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Environmentalists in Washington state have tried for years to impose a tax on carbon dioxide pollution as a way to slow climate change. But it appears they'll have to keep trying.
The state's voters on Tuesday appeared to have rejected Initiative 1631, which would have implemented the nation's first carbon tax. It's the second time in two years a similar issue has fallen flat at the ballot box, and efforts to get a measure through the legislature have stalled as well.
Oil companies worked hard to defeat the ballot measure, including spending a record $26 million on the opposition campaign. Proponents, meanwhile, raised just $12 million.
Fifty-six percent of Washington voters opposed the ballot measure, while 44 percent supported it.
Unlike previous attempts to impose a carbon tax, this year’s effort was supported by a wide range of environmental groups, including the Nature Conservancy, Sierra Club, Audobon Society and Earthjustice. Several unions, the American Lung Association, Planned Parenthood, Native American tribes, Microsoft, REI and Expedia were also on board.
One of the state’s most famous residents, Bill Gates, was one of the campaign’s best-recognized supporters. "Going first is never easy," Gates wrote, "but Washington has a history of pioneering new ideas. And because of all the benefits -- shoring up nuclear and hydropower, enhancing the state’s role as a leader in innovation, and most of all accelerating progress on climate-change solutions -- I believe it will be worth it."
If the proposal had passed, the state would have charged polluters a fee of $15 per metric ton of carbon dioxide emissions they produce, starting in 2020. Those fees would have increased by $2 a ton every year until the state met its pollution reduction goals. Under a 2008 law, the state has set a goal of reducing its emissions to 80 percent below 1990 levels by 2050.
A new board, made up of political appointees, would have decided exactly how the new money was spent. But 70 percent would have been earmarked for air quality initiatives, such as improving mass transit, installing fueling stations for electric vehicles and increasing energy efficiency of buildings. A quarter of the money would have gone to water-related projects, and the remaining 5 percent would have helped communities cope with forest fires, rising sea levels and other effects of climate change.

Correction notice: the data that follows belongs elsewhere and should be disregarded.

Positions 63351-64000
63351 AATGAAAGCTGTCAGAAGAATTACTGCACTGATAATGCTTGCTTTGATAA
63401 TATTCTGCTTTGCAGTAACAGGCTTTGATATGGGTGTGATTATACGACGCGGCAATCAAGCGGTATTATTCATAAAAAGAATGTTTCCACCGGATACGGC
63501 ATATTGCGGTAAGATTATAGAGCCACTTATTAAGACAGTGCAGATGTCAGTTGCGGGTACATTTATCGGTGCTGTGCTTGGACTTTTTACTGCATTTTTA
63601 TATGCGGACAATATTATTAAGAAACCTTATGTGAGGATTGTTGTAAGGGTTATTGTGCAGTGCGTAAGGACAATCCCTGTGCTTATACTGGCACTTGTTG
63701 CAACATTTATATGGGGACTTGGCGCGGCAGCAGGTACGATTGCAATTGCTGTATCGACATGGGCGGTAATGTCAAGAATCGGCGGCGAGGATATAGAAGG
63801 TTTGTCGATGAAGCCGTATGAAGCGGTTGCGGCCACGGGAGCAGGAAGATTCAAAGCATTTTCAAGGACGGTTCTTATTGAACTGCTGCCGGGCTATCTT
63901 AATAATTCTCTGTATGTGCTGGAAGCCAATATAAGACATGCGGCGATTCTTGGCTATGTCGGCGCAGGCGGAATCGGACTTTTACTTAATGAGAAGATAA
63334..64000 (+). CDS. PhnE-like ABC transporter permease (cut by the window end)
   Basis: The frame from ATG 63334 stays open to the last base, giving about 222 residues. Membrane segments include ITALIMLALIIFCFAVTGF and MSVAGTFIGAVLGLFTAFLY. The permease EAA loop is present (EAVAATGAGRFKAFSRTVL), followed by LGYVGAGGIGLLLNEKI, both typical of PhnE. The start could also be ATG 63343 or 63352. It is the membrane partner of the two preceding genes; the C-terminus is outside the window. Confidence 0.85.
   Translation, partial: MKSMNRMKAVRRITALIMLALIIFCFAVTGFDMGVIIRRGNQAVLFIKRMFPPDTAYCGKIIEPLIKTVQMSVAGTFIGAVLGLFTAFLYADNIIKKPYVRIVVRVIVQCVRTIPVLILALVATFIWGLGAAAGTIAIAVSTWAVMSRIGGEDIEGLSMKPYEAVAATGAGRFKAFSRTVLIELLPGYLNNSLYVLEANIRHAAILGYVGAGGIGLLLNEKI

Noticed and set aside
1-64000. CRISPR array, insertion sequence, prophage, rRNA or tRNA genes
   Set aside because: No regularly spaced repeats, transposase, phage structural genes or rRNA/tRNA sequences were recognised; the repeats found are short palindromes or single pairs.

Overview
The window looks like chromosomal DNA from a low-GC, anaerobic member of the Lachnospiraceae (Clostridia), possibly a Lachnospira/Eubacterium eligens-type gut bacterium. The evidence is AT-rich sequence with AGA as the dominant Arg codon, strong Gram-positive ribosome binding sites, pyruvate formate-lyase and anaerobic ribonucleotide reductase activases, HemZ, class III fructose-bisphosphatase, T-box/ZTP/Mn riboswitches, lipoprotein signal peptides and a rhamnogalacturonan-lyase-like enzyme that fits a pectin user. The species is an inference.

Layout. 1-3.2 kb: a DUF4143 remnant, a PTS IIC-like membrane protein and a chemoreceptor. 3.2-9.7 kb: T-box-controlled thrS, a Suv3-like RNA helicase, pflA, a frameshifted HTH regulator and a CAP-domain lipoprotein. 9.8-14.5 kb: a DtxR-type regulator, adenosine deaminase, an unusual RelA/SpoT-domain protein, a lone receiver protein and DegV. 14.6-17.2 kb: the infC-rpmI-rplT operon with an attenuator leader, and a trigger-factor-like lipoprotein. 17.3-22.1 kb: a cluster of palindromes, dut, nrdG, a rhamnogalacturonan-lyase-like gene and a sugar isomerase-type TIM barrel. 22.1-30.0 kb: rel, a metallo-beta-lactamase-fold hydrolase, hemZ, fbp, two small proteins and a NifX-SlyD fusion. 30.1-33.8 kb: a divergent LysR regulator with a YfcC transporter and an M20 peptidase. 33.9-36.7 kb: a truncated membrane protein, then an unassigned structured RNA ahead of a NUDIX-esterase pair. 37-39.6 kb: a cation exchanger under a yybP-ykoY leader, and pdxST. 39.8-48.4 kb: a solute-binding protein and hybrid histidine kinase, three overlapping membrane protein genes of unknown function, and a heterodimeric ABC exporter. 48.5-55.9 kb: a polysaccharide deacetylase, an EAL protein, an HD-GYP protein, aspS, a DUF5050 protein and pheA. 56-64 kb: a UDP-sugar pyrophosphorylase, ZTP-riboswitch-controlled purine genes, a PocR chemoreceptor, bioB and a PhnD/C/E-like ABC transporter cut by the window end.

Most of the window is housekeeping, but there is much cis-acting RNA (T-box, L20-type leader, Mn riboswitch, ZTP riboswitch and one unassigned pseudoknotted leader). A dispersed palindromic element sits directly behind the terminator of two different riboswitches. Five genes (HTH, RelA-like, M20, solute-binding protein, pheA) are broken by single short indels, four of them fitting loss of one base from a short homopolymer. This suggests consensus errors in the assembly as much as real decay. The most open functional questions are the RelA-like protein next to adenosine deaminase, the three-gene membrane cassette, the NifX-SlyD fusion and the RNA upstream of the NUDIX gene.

Proponents of the measure stressed the long-term effects of carbon dioxide pollution on the climate. "If we don’t act now, the threat of pollution will only get worse and cause more harm to our communities and our kids’ health," the Yes on I-I631 campaign's website stated.
Opponents of the measure, on the other hand, pointed out several shortcomings they saw in how the measure would actually work. For starters, the proposal would have exempted some of the state’s largest polluters, such as Boeing, paper mills and even a coal-fired power plant from the taxes. Furthermore, said Dana Bieber, a spokeswoman for the No on 1631 Coalition, "There is no specified spending plan. We don’t know what we’d get for $30 billion over 15 years."
The carbon tax would have increased costs for consumers. The state had estimated that the price of gasoline would increase by 14 cents a gallon in the first year, and other products made or transported in the state would go up as well. All told, customers and businesses would have paid $2.3 billion for the new fees in the first five years.
Environmental groups and Gov. Jay Inslee, a Democrat, have been trying for several years to implement a carbon tax or fee.
Republicans controlled the state Senate when Inslee took office in 2013, so the governor sought an administrative fix when he rolled out a clean air rule that would have included emission fees for large polluters. A judge struck the rule down late last year.
In 2016, Washington voters rejected a ballot measure that also would have imposed a carbon tax. It faced a steep climb from the beginning because some environmentalists opposed it. The main dispute wasn’t over the carbon tax itself but what to do with the revenue. The ballot measure would have used much of the revenue to pay for tax cuts and tax breaks for companies hard-hit by the carbon tax.
When Democrats took control of the legislature last year, it looked like the governor might have had an opening to pass a carbon tax. But Inslee admitted defeat earlier this year, saying the idea was just a handful of votes short from passage.
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